Yet the most cruel and debilitating aspect of repression is female circumcision which is still a common practice in many Arab countries (Egypt, Sudan, Saudi Arabia, Yemen, Iraq, less so in Jordan and Syria) as well as in many parts of Africa. This painful and traumatic practice, which is performed in various degrees of severity (from removal of the clitoral hood to total clitorectomy and infibulation) finds its origins in pre-Islamic customs. Despite laws established against such mutilation in some of these countries, the practice persists for a variety of reasons, including obligation to tradition and the deep-rooted belief in the suppression of women’s sexual feelings and desires.
It should be remembered that it is the women themselves who are made responsible for maintaining and continuing the subordination of women: they teach their daughters submission while they indulge and honor their sons. They perform or arrange the circumcisions of their daughters and nieces. The older women clearly become the voices, the agents of their husbands’ will, and their influence increases with age. It is only by submitting to the will of her parents in maintaining her virginity until marriage is arranged, by accepting the mate chosen for her, by having children and raising them according to the dictates of her husband, that a woman can hope to acquire a certain respect and legitimacy that will allow her to voice an opinion. “Only a few exceptional individuals, having at last acquired this power over the household, will use it to help younger women escape the traditional bonds.”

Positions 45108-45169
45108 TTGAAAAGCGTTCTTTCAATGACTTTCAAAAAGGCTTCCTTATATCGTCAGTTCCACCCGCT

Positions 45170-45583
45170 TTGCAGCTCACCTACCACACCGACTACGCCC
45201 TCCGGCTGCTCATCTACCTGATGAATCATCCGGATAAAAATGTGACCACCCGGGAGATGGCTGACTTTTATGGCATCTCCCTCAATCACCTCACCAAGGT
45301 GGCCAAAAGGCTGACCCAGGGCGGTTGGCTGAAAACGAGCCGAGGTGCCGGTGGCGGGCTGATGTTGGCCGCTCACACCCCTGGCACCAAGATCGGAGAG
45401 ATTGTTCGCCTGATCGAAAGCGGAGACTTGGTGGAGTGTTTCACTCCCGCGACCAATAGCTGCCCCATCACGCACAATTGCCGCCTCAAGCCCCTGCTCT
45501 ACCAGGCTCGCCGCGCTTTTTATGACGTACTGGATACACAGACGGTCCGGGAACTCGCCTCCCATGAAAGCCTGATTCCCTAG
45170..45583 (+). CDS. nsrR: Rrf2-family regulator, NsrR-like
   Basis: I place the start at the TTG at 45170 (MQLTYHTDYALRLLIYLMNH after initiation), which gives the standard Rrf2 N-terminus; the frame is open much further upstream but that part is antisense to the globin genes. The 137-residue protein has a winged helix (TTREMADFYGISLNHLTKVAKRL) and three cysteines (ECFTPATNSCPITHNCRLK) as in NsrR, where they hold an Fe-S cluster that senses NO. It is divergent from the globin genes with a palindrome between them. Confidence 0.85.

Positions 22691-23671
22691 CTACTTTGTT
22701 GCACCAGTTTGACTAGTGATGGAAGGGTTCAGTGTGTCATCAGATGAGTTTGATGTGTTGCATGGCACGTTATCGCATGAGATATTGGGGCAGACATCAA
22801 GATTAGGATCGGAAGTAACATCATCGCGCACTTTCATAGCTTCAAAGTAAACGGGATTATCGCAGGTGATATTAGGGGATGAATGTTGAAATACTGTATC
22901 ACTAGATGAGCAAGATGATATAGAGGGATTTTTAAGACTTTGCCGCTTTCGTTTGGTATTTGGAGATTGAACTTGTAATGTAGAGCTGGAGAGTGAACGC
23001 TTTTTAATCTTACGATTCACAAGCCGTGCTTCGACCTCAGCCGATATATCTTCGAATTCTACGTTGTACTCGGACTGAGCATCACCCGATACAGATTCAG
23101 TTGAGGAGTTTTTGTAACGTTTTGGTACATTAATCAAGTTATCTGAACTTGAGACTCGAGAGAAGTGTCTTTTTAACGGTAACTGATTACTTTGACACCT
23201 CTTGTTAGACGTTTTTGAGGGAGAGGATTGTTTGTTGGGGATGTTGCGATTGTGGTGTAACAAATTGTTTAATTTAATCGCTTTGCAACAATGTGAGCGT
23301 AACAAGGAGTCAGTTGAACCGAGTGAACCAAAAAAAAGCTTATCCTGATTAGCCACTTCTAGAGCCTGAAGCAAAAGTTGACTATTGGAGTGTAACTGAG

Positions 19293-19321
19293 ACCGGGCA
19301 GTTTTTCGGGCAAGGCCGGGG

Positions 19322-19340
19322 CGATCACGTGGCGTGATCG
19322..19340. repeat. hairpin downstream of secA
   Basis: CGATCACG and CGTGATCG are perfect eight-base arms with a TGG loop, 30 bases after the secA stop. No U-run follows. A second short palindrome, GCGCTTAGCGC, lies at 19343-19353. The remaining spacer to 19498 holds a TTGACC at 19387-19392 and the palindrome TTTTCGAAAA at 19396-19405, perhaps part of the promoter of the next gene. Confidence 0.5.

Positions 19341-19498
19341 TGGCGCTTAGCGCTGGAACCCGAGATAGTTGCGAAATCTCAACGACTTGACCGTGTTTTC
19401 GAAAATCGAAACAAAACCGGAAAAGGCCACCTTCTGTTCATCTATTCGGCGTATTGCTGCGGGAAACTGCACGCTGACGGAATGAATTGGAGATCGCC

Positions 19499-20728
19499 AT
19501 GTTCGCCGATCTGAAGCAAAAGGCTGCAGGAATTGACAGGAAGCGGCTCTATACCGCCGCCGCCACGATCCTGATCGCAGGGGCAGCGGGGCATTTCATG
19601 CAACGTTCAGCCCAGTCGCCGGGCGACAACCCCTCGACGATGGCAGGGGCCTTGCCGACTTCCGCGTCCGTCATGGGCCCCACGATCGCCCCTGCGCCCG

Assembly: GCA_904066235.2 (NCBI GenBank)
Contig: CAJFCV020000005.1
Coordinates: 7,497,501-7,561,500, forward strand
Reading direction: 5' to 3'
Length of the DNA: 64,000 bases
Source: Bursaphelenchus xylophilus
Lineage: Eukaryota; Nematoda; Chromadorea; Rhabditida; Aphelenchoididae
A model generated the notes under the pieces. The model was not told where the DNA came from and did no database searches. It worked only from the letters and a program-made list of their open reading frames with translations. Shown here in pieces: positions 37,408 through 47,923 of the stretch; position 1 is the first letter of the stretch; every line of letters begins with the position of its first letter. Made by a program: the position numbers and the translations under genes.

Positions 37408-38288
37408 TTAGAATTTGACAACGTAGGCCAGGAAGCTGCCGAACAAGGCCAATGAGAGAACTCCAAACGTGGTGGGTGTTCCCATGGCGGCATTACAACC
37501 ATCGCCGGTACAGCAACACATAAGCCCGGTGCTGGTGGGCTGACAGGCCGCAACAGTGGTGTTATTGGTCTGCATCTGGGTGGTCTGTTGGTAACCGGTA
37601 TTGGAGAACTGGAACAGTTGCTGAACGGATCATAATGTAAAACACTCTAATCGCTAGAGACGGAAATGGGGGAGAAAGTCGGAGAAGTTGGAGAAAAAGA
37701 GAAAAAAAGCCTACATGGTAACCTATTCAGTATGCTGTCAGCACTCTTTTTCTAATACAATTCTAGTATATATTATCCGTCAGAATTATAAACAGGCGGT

In discussing the legal status of women, Minces is quick to point out that there is much discrepancy between what is allowed in the Koran, what has been made legal or illegal in the modern Islamic states, and what freedoms women are permitted in actuality. Many reforms have been made as a result of Western influence, but it is primarily the more wealthy and educated women who have benefited.
Unlike Catholicism, Islam allows birth control; modern methods of contraception are used more often by educated women, while other women continue to use a variety of ancient methods. Islam also allows abortion before the fourth month of pregnancy, however Minces notes that it has been made illegal in all Arab countries except Tunisia.